DigiLitEY Think Tank meeting in London – report

I was invited to join the Think Tank meeting of the DigiLitEY project in London at the end of March 2017 as an expert. This research project is focused on technology use by children under 8 years of age. The London event mostly focused on the working group that focuses on parents and home. While we were presented interesting research evidence mostly gathered through literature review, a discussion has also been started on how it would be possible to engage as many parents in the discourse as possible.


The Future of Europe is a Learning Europe

The Lifelong Learning Platform, EPA is an active member of, has just published a statement reflecting on the White Paper on the Future of Europe and other recent political developments, underlining the role of education in this future among other things, an element that seems to be somewhat neglected by policy makers. Read the statement here:

Last week, UK Prime Minister Theresa May’s letter to President Tusk set a milestone in EU history. Only days later, we celebrated the 60th anniversary of the Treaty of Rome, during which civil society organisations, including the LLLP, called on leaders of Europe to show “vision and courage to set Europe on the path to a sustainable future which realises the rights of all people and respects planetary boundaries” through an open letter The Europe we want: Just, Sustainable, Democratic and Inclusive.
On 1 March 2017, the European Commission published its White Paper on the future of Europe. While it does underline the need for skills and lifelong learning, there is little attention when it comes to the next steps and concrete commitments in this regard. The Lifelong Learning Platform, European Civil Society for Education, together with its members, is happy that the European Commission is going to look more thoroughly at the social dimension of Europe, but we are also concerned of the fact that it lacks an analysis of what really brings Europeans together and what drives the European identity among its citizens. As the Brexit begins, we are convinced that education and lifelong learning are precisely what will protect our unity.
Three key strands of actions are crucial in our view to bring Europeans together: Europeans want to
Meet & exchange: Mobility in order to learn and to exchange ideas and experiences is key to create understanding and ownership of the European Union. Erasmus+ is the flagship programme of the European Union and one of the most successful European programmes that has created intercultural learning, lasting European friendships and a strong European identity for all those participating. LLLP believes that a there is a need to further enlarge the accessibility to Erasmus+ to increase participation. We propose to consider how (young) people from disadvantaged backgrounds could also participate in Erasmus+ and especially also how to include adults or older people, i.e. groups that are currently least convinced about the European project.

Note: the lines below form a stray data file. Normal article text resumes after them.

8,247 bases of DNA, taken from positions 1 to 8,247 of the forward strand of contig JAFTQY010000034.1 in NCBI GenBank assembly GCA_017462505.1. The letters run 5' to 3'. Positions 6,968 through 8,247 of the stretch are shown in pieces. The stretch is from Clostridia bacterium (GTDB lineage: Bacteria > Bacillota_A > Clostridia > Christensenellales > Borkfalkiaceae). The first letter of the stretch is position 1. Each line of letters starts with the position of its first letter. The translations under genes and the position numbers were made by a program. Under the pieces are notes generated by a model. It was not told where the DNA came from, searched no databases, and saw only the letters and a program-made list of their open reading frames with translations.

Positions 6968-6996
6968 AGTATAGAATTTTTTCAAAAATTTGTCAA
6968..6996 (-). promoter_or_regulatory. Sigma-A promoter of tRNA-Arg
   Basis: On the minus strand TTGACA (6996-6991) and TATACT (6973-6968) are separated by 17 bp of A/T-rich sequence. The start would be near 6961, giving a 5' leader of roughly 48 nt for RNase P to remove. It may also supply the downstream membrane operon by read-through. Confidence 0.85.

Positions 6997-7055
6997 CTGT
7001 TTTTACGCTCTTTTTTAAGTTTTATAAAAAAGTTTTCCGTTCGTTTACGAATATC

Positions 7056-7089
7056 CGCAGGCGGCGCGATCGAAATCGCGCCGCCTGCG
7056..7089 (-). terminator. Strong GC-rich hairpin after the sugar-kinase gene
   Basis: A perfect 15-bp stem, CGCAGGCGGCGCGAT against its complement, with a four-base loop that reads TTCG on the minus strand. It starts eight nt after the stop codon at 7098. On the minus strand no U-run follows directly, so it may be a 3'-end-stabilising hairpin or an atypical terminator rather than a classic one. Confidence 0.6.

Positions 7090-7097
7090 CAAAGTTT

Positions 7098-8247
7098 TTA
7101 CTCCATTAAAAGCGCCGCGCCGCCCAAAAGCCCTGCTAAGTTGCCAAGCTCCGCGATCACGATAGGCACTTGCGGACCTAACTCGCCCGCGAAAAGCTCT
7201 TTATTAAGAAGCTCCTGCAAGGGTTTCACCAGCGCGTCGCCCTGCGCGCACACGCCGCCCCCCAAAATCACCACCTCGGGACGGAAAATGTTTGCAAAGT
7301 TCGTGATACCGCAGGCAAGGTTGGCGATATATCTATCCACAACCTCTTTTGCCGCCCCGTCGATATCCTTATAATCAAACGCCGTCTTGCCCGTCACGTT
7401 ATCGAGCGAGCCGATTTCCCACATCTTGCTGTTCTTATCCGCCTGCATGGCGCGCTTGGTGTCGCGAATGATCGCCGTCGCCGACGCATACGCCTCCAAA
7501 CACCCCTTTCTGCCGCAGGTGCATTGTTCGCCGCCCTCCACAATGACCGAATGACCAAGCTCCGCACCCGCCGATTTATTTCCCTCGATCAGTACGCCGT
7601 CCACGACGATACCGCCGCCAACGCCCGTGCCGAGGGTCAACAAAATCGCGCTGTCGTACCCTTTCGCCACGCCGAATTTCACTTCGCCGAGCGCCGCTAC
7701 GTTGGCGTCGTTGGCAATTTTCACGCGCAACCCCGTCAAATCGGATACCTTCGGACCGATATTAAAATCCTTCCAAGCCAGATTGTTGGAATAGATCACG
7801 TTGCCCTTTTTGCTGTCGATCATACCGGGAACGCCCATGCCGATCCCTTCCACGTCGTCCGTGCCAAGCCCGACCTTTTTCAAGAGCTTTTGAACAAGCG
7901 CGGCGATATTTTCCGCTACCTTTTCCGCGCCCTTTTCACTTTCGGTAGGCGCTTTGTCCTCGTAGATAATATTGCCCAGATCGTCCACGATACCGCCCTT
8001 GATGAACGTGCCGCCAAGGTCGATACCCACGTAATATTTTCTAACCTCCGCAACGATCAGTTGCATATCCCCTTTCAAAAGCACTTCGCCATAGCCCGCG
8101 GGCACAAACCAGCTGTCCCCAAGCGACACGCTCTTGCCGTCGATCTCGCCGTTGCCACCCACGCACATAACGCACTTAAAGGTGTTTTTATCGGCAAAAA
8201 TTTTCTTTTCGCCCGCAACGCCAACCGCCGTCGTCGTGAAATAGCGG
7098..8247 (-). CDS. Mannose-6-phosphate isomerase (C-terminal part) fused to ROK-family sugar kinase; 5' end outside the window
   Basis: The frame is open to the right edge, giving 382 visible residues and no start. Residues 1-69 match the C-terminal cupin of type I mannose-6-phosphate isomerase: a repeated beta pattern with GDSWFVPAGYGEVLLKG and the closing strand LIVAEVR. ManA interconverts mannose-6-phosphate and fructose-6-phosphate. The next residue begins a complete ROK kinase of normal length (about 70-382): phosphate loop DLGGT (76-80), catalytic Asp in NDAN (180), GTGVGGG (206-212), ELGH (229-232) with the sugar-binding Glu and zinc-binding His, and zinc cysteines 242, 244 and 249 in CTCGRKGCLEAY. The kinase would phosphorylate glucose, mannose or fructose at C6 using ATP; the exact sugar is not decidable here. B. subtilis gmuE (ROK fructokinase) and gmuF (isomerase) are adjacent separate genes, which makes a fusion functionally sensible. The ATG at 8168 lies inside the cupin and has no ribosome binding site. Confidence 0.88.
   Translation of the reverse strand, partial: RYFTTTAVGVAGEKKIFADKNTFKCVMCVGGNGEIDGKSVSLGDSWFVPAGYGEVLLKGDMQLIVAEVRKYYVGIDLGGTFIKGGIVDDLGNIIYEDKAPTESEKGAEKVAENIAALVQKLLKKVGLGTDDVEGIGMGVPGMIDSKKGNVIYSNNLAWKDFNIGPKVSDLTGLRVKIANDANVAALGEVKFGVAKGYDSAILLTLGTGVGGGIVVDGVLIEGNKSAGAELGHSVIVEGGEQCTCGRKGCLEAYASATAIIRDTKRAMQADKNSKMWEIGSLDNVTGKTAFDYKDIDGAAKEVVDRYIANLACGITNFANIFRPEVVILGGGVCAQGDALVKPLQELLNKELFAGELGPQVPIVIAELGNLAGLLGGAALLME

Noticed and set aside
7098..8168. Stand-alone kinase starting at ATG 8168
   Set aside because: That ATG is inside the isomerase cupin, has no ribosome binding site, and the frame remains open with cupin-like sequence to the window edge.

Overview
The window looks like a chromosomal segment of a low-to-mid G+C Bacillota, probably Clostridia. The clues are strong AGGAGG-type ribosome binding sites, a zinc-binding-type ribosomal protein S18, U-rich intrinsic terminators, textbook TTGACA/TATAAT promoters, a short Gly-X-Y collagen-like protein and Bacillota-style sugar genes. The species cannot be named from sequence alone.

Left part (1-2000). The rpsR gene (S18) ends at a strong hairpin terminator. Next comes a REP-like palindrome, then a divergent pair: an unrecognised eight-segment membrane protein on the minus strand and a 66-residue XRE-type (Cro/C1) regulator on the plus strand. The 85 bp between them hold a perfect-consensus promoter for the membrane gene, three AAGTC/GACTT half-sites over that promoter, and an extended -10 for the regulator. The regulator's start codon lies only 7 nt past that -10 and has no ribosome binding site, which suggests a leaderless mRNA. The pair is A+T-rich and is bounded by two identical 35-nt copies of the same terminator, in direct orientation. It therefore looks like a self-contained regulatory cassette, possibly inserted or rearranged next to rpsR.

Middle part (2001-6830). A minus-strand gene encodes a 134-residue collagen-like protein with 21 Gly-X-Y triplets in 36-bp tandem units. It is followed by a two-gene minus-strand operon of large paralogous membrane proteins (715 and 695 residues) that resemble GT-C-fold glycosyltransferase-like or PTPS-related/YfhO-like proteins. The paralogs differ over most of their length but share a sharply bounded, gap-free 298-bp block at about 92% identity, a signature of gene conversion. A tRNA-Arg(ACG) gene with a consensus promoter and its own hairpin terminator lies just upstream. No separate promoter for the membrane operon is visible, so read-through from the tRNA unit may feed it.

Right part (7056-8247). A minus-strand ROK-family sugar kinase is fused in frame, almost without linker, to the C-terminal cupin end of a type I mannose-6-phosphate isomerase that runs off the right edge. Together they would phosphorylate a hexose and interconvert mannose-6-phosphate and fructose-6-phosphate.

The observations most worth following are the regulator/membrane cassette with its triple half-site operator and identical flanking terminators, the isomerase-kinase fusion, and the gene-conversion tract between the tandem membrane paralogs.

Participate & shape: ‘Brussels’ is very far away from most Europeans. Additionally, national politicians and media tend to blame ‘Brussels’ for everything unpopular while claiming all things positive for themselves even if the origin is ‘Brussels’. LLLP therefore proposes to bring the EU closer to the European citizen and to provide the possibility to participate. It is extremely short-sighted that the ‘Europe for Citizens’ programme has so few resources, so we suggest a considerable increase in funds for this programme as well as more opportunities for citizens to get involved.
Share & innovate: In Lifelong Learning, but also youth, culture, sports and research (as well as other areas) cooperation between people, institutions, SMEs etc. has led to an enormous transfer of innovation across Europe. Whether it is in small-scale strategic partnerships in Erasmus+, ESF and Horizon 2020 or in other exchange and cooperation programmes, this is where Europe can make enormous progress. The European Union has the real possibility to foster cooperation and innovation across Europe. It also has the opportunity to nurture areas where there is little commercial interest and therefore little outside financing available. LLLP therefore proposes a renewed effort to support exchange and innovation across Europe.
Finally, LLLP believes that learning is the future of Europe – learning for innovation, learning for our future jobs, but also learning from and with each other, learning for our personal development and learning to foster our values of solidarity, peace and democracy.
Find the original statement on lllplatform.eu


Expert concerns about the General Data Protection Regulation

5 reasons why children should not require compulsory parental consent for internet service access 
Janice Richardson, an international expert on internet safety has approched EPA asking for support of the statement below. She was one of the keynote speakers at the Lisbon EPA conference on the challenges of the digital age. The General Data Protection Regulation (GDPR) was approved by the EU last year and will be compulsory for all EU countries. There is regulation in the GDPR making it compulory to acquire parental consent for the use of any online service for children, a step that restricts parents' rights, there are pedagogical concerns about it and it is likely to widen the digital divide. Thus the Board of EPA decided to fully support the statement.